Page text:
Pervasive computing systems (PCS) are complex as there are billions of processors having complex interaction. Integrating the pervasive computing components raises severe security issues. The complex system is a paradise for hackers and virus in absence of any security measures. The system may propagate false information, selective information or completely block the information of individuals or organizations. Pervasive computing cannot become a reality until these issues are addressed. Security involves preventing unauthorized persons from viewing and/or manipulating the data and also protection from both internal and external attacks. Thus secure communication is of vital importance in these networks. This paper discusses a specialized attack known as the blackhole attack in ad hoc networks, which is the underlying technology for connectivity in PCS. A mobile ad hoc network (MANET) is an autonomous system of mobile hosts connected by wireless links. There is no static infrastructure such as base station. The hosts are free to move around randomly, thus changing the network topology dynamically. Thus routing protocols must be adaptive and able to maintain routes in spite of the changing network connectivity. Such networks are very useful in military and tactical applications such as emergency rescue or exploration missions, where cellular infrastructure is unavailable or unreliable. Commercial applications include home area networking, on-the-fly conferencing applications, networking intelligent devices or sensors, communication between mobile robots, etc. Ad hoc networks are ideal in situations where installing an infrastructure is not possible because the infrastructure is too expensive or too vulnerable.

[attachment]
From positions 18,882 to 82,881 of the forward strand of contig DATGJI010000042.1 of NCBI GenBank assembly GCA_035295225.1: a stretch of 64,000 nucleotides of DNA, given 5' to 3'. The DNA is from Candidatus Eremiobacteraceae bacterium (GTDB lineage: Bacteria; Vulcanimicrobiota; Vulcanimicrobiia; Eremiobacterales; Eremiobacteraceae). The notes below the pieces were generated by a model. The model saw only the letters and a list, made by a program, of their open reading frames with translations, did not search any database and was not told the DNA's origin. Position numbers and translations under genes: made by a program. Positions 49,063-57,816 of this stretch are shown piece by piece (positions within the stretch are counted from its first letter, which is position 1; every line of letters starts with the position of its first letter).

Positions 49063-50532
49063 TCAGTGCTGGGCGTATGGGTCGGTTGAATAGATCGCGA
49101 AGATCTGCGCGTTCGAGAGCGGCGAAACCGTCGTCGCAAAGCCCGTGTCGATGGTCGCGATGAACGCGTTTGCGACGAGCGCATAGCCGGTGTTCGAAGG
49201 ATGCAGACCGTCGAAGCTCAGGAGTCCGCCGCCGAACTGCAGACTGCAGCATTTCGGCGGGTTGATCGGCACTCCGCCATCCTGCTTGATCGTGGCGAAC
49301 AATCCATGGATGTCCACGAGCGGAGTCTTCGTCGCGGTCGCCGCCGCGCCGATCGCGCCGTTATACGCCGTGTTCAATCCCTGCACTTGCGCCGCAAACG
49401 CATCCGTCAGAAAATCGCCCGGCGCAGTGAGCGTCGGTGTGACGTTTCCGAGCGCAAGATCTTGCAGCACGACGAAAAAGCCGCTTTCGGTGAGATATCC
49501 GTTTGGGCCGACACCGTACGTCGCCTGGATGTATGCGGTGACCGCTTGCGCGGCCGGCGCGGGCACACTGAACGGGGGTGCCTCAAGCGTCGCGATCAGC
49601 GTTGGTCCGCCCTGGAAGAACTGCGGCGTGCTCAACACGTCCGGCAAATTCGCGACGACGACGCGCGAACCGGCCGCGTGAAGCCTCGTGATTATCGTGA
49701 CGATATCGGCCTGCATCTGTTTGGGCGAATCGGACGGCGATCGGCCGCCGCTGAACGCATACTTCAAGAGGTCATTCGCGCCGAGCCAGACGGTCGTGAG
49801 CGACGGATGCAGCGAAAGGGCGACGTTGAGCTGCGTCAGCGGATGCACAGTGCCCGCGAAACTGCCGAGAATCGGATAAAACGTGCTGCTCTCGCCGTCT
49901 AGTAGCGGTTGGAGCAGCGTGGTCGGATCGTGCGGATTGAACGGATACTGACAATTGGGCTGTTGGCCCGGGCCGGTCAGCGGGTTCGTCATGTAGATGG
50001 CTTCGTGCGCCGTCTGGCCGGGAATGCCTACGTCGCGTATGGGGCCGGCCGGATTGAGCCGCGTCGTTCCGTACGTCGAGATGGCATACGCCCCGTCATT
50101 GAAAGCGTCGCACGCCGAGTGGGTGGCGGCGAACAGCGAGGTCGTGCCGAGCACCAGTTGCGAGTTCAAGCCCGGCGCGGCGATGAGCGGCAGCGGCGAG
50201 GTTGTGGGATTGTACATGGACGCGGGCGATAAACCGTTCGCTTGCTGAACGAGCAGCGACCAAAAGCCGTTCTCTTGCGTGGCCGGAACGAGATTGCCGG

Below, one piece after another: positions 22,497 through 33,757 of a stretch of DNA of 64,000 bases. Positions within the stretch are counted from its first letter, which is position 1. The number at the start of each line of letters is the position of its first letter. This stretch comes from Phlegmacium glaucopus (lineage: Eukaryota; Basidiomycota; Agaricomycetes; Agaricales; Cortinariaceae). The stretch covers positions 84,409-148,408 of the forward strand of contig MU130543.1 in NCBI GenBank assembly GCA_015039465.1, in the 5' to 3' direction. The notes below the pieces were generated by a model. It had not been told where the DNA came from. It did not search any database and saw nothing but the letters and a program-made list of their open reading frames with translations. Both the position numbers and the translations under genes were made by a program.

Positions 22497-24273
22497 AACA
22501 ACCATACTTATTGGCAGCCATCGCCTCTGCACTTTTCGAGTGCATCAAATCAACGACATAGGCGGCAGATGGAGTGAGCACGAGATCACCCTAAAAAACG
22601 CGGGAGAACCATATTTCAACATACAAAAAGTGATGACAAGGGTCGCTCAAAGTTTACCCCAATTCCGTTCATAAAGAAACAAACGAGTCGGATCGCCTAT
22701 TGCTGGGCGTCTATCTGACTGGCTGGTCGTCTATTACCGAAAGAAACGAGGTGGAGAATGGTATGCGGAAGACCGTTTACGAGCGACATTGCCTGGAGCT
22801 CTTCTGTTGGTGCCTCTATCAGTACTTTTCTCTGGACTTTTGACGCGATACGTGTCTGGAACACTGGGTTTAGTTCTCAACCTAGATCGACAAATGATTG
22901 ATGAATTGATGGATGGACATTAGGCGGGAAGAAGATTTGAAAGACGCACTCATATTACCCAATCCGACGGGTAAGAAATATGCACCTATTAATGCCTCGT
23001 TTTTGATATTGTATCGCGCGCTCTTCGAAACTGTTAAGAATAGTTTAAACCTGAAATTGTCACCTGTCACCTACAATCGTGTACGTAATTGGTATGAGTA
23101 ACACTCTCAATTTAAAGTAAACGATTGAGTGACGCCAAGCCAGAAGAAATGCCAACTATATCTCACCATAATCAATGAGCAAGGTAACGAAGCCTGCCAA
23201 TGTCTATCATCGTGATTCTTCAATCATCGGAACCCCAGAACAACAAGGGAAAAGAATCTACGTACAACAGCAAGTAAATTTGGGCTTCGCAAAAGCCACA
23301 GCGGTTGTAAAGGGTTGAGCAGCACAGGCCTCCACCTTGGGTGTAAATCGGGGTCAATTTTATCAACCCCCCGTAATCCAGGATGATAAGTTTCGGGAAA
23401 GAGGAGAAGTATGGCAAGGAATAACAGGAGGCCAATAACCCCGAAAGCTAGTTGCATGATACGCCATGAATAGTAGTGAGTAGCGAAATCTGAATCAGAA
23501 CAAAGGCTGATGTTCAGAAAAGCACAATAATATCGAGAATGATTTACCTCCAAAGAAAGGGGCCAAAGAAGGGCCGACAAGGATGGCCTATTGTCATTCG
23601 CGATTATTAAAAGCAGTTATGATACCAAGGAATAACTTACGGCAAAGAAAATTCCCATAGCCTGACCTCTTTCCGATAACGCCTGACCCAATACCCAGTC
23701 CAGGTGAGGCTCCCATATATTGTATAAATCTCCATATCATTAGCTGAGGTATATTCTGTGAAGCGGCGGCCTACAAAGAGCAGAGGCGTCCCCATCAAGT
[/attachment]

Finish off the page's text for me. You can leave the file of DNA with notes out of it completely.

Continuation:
The communication in a MANET is essentially multihop due to limited transmission range. This decentralized operation relies on the cooperative participation of all nodes. Thus security becomes an essential component even for the basic network operation like packet forwarding and routing (Deng, 2002). The malicious node could simply block or modify the traffic traversing through it by refusing to cooperate. Security in wireless ad hoc network is a challenging task. In general, the MANET is vulnerable due to its fundamental characteristic of open medium, dynamic topology, and absence of central authorities, distributed cooperation, and constrained capability.